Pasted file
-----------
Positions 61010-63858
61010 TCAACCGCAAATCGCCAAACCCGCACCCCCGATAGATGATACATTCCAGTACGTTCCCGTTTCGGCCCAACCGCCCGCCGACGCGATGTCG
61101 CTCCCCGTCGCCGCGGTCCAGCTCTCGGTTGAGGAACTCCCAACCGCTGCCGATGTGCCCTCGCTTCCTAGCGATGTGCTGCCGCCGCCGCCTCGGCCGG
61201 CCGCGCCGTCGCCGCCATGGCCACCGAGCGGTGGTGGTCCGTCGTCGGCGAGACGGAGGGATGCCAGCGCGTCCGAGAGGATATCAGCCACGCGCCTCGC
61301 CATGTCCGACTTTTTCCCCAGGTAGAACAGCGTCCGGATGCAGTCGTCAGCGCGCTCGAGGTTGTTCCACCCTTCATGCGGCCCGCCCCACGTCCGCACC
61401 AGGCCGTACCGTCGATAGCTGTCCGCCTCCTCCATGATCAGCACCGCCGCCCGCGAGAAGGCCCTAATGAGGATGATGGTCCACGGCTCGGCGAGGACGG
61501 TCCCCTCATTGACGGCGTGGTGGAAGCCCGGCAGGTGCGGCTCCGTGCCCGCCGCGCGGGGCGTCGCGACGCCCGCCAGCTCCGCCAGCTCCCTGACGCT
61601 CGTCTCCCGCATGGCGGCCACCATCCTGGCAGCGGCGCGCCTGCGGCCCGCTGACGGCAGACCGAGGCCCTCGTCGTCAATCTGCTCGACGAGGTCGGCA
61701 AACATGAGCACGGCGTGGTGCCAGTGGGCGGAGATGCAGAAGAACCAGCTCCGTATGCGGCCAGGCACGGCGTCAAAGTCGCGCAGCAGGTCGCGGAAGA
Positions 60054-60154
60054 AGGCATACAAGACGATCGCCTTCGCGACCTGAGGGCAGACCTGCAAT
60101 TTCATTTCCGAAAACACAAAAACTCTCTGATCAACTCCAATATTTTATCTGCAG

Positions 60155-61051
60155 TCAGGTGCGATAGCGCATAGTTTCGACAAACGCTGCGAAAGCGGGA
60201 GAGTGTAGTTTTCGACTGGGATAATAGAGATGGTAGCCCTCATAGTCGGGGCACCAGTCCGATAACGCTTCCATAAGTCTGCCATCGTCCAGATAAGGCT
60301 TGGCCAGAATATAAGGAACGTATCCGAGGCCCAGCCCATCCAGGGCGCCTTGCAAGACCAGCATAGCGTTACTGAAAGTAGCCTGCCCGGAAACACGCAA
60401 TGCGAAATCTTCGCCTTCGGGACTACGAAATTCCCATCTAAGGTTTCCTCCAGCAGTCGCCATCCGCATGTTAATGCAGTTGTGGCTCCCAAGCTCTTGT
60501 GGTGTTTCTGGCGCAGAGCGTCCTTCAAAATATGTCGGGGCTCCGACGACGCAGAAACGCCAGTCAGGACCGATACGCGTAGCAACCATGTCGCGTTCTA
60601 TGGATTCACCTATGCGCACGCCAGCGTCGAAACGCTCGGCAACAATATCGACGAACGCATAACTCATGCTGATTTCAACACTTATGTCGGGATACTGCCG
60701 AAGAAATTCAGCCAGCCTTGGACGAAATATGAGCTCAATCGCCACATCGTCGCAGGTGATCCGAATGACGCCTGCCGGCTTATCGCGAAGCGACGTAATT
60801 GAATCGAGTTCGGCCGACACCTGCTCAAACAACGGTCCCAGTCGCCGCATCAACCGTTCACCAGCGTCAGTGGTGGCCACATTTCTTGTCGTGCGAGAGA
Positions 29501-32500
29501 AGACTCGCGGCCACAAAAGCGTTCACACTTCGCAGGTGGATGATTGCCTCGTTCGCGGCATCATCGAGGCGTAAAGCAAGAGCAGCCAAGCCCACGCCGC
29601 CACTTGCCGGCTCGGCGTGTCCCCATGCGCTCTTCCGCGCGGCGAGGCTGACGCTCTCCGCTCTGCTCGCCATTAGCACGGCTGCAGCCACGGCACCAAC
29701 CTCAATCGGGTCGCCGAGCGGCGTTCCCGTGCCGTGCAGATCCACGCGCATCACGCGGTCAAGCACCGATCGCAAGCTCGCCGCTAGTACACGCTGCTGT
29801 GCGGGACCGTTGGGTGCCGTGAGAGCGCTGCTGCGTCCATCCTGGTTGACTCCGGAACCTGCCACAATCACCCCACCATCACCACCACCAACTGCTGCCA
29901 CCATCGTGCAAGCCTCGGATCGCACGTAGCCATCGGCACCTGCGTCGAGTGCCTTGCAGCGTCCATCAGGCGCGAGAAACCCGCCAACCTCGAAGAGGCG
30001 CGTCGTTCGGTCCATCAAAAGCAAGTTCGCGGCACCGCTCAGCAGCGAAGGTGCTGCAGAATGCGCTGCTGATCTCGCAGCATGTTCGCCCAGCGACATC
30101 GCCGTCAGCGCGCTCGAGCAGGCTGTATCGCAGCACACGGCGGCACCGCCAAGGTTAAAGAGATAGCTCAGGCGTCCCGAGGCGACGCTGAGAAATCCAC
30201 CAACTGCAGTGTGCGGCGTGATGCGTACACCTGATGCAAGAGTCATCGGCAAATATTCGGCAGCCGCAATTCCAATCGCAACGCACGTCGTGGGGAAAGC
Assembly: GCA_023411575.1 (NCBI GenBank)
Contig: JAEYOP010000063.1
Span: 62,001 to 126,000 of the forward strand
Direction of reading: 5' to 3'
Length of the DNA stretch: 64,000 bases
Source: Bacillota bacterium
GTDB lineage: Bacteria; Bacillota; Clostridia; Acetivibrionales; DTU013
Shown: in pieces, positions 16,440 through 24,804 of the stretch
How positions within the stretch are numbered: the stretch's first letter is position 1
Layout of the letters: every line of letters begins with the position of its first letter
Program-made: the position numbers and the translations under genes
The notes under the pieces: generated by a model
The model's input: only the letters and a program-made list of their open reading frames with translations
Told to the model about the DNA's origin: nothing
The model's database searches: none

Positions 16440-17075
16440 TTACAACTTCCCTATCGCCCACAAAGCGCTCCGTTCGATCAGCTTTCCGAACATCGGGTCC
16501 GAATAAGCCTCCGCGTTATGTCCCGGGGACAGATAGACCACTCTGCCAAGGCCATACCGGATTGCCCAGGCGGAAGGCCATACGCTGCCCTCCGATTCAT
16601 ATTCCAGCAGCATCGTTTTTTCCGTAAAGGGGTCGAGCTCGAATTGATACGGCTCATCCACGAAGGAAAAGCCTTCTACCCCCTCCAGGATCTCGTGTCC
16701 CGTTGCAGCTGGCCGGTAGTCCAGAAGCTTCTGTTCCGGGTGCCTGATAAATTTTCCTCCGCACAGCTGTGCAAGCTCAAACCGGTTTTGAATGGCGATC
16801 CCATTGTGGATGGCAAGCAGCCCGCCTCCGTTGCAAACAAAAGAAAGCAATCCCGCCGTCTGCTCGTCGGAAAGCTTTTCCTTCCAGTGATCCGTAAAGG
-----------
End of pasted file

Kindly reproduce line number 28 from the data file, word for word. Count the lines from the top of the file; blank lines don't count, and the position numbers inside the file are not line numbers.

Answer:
30001 CGTCGTTCGGTCCATCAAAAGCAAGTTCGCGGCACCGCTCAGCAGCGAAGGTGCTGCAGAATGCGCTGCTGATCTCGCAGCATGTTCGCCCAGCGACATC